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Mainstream, VOL LVII No 31 New Delhi July 20, 2019

More Needs to be Done to Revitalise the Chabahar Project

Saturday 20 July 2019

by Gautam Sen

The Government of India’s latest regular Budget of 2019-20, has a meagre allocation of Rs 45 crores for the development and opera-tionalising of the Chabahar Port infrastructure under the Ministry of External Affairs line of credit to finance this programme, as compared to Rs 150 crores last year. The issue is, whether this programmatic allocation is adequate, and whether it will be sufficient to promote India’s policy on obtaining land access to Central Asia through Iran and also fulfilling its commitment to Afghanistan on the latter’s infrastructural development and for bilateral trade promotion.

The implication of the Chabahar on India’s policy towards Afghanistan, peace and stability in that country post-US withdrawal and with a new regime there—in all probability a Taliban- oriented or dominated one—has to be kept in view and dealt with in a long-term perspective. While the prima facie need of Chabahar does not seem to be questioned, there are apparent doubts on how this Indian port infrastructure will be executed and juxtaposed to India’s overall political and commercial interests vis-à-vis Central Asia. This backdrop probably explains the reduction in India’s reduced financial commitment on Chabahar for 2019-2020.

The progress of implementation within the scope of India Ports Global Limited’s (IPGL) special purpose vehicle project of Chabahar has been at a relatively slow pace. After India took over the Chabahar Port complex on December 24, 2018 in a joint meeting of Iran, Afghanistan and Indian officials, the port had been activated with a Cyprus registered carrier unloading Brazilian cargo on December 24, 2018. However, full scale operations are yet to start. The port’s overall utility depends on the availability of lateral road and rail linkages northward to Zahidan on the Iran-Afghanistan border, lateral links with the east-west infrastructural network in Iran and also northwards from this network towards Central Asia. Work on the lateral linkages is in progress, but activities on two berths at Chabahar Port (a part of the overall port Shahid Behesti complex), which are within the scope of India’s investment and construction programme, is required to be augmented and accelerated. Utility of the Chabahar facilities is evident from the first major Afghan consignment of 570 tonne of export material being transshipped from Zaranj in the Nimruz province of south-western Afghanistan to India through this port on February 24 this year.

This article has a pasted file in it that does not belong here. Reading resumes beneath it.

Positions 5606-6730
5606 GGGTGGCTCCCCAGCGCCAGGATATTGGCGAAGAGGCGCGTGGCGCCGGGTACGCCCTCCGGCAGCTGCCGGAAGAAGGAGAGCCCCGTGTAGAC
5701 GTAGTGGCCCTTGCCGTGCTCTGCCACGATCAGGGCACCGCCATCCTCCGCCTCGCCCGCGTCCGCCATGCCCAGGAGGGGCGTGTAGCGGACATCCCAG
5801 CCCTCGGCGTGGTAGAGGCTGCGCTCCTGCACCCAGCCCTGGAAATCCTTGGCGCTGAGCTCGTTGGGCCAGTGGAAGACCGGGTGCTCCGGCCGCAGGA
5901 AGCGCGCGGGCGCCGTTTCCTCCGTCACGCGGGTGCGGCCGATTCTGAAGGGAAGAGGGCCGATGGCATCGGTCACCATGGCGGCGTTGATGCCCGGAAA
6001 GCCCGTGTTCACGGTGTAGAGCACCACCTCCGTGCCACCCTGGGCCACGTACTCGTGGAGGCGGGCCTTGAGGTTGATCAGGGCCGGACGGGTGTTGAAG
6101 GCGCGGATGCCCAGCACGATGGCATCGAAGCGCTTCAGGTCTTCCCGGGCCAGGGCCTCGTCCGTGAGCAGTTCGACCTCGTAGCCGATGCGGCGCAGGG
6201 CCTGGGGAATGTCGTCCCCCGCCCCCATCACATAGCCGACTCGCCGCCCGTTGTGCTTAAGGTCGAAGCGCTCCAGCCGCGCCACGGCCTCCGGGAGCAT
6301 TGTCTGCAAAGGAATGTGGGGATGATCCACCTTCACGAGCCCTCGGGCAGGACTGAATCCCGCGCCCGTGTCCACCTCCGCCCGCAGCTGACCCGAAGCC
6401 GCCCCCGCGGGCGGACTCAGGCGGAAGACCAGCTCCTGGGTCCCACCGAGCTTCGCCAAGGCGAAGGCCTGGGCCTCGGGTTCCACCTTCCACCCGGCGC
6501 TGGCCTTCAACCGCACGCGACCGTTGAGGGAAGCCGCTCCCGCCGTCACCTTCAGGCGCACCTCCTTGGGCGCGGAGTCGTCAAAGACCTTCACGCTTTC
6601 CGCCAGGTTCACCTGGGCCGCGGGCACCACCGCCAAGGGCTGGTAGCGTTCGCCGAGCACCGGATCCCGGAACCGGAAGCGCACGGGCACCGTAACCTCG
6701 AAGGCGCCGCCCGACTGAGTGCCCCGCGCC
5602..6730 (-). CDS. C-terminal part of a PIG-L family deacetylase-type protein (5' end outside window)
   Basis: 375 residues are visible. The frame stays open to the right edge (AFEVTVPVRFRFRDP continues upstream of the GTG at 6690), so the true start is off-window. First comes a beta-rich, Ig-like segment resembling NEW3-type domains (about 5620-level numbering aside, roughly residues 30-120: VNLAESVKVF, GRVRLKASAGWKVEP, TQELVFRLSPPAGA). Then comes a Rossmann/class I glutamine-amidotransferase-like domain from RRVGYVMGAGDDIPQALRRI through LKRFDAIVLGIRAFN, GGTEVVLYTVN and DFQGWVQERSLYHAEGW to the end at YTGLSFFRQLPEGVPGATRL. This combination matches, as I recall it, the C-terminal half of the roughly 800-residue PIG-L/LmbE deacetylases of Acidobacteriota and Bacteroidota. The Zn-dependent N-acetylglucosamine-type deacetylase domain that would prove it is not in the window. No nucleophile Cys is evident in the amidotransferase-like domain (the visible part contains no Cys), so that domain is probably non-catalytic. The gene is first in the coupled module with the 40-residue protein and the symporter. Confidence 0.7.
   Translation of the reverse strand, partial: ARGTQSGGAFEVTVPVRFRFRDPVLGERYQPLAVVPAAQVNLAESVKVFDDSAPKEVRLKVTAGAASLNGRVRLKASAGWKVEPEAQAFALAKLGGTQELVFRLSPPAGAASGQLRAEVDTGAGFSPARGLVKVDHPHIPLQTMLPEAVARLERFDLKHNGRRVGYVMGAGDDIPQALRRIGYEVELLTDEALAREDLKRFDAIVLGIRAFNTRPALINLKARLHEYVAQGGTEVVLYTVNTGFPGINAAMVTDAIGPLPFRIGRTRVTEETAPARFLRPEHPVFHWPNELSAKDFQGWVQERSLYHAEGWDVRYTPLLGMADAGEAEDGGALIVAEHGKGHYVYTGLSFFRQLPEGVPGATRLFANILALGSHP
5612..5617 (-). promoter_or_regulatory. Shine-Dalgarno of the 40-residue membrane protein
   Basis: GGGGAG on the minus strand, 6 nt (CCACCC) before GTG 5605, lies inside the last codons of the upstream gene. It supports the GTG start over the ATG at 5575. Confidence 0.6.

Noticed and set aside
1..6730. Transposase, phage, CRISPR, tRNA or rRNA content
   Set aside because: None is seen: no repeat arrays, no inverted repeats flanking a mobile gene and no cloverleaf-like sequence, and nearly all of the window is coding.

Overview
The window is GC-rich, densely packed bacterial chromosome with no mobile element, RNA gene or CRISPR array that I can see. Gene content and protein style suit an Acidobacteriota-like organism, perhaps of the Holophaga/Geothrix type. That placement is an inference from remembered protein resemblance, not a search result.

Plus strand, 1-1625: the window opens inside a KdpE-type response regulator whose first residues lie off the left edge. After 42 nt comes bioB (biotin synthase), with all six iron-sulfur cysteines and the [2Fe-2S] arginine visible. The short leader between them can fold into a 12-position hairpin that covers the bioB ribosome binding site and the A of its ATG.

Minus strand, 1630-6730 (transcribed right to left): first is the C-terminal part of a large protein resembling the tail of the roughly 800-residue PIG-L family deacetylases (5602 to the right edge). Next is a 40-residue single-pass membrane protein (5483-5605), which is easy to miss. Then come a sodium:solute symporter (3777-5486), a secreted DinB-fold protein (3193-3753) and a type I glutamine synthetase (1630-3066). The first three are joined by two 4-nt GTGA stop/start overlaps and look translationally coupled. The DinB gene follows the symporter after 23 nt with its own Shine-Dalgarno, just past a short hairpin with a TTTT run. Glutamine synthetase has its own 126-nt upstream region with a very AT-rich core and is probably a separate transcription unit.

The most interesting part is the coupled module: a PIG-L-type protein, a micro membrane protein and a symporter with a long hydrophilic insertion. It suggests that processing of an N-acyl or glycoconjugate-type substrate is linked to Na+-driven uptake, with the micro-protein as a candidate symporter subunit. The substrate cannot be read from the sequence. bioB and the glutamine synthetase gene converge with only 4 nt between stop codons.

Notwithstanding issues looming on the extent the port facilities can be and likely to be utilised by the regime in power in Afghanistan, or the security situation and development scenario around the Chabahar-Zahidan (northwards nearest rail link in Iran)-Zaranj axis remaining conducive, India’s overall interests dictate that the IPGL project be executed with full vigour and funding in the near future without further time and cost overrun. The importance of Chabahar has to be reckoned in the context of India-Iran relations as well as the economic linkages feasible within the group of countries that are part of the Shanghai Cooperation Council of which India is an important constituent. Though there are some doubts on the economic viability of transshipment through Chabahar to Europe and Central Asia, the utility of this port, with India’s presence in the port management structure in the sensitive south-eastern mineral-rich coastal region of Iran, and its strategic implications vis-à-vis the Persian Gulf, cannot be denied.